Health and safety is good for your bottom line
- Improving safety and health at your workplace can save your company money. Research shows that successful safety and health systems reduce the costs of injury and illness, and have a high return on investment.
- Healthy employees are more productive than sick workers.
- Showing your employees that you care about their health and safety, and the health of their families, can improve morale and employee retention.
Interested to know the COVID-19 risk related to your line of work? Read the study above that measured the risk of COVID-19 transmission across occupations and industries in the state of Wisconsin.
Keep your employees healthy and safe
Identify hazards in your workplace
Some workplace hazards are obvious, like machinery that can cause injury or chemicals that can be poisonous. When identifying hazards in your workplace, remember to include things like stress, working long hours, working night shifts, and noise. Once you have identified the hazards in your workplace, you can take steps to make your workplace safer.
Adequate ventilation in the workplace is one way to address some workplace hazards, including reducing the risk of airborne viruses and other contaminants. Read about the Clean Air in Buildings Challenge to learn how you can improve indoor air quality at your workplace.
Workplace hazards can also be biological, such as poisonous plants and insects, or environmental, like long-term heat or cold exposure. These hazards can potentially cause uncommon conditions, that if left undetected and untreated may lead to death. For example, blastomycosis is a disease caused by a fungus too small to see with the naked eye. This fungus resides in dirt and soil, making it a potential hazard in outdoor workspaces. The fact sheet, Blastomycosis: Employers and Workers, P-03246 (available in English, Hmong, and Spanish), contains more information, including what symptoms to look out for and how to prevent your workers from being exposed to the fungus that causes blastomycosis.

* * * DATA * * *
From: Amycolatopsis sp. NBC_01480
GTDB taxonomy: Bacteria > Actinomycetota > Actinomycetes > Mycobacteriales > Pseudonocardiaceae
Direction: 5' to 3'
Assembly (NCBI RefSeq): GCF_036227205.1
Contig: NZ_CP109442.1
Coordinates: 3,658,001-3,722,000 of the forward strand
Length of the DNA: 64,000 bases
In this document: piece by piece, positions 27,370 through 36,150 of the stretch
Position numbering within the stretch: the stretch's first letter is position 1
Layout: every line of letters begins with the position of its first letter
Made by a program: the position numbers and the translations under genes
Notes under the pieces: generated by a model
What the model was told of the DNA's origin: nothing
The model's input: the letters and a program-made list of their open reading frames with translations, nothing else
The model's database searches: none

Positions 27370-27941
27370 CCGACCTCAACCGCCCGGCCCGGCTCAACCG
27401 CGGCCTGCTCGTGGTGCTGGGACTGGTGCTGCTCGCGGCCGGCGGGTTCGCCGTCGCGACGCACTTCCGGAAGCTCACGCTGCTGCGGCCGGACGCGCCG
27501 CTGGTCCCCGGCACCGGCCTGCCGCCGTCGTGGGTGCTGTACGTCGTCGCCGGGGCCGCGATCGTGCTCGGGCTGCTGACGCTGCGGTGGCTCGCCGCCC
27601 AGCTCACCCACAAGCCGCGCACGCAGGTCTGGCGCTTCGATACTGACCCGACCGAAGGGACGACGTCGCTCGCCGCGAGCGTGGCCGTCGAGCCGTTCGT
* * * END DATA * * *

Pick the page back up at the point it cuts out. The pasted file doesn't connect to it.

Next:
Silica dust is a chemical hazard that can cause irreversible lung damage if proper precautions are not taken. Read Silicosis: What Employers Need to Know, P-03261 (available in English, Spanish, and Hmong) to learn more about what silicosis is and how employers can minimize exposure to silica in the workplace.
Follow health and safety requirements
As an employer, you are required to provide a safe workplace for your employees. This means that you check your workplace to make sure there are no serious hazards, you train your employees in safe work practices, and you provide the equipment they need to do their job and stay safe.
Make a plan for pregnant and breastfeeding workers
Some workplace exposure can be more dangerous for pregnant or breastfeeding workers than for other workers. Think about what jobs in your company could be hazardous for your pregnant workers, and share this information with employees. Offer them the option to temporarily transfer into safer jobs while they are pregnant or breastfeeding. If only one part of a pregnant worker's job is hazardous, offer to have another worker take over that specific task temporarily.
Personal protective equipment
Personal protective equipment protects workers from death, injuries, and illnesses. Learn more about this equipment at the National Institute for Occupational Safety and Health website.
COVID-19 employer guidance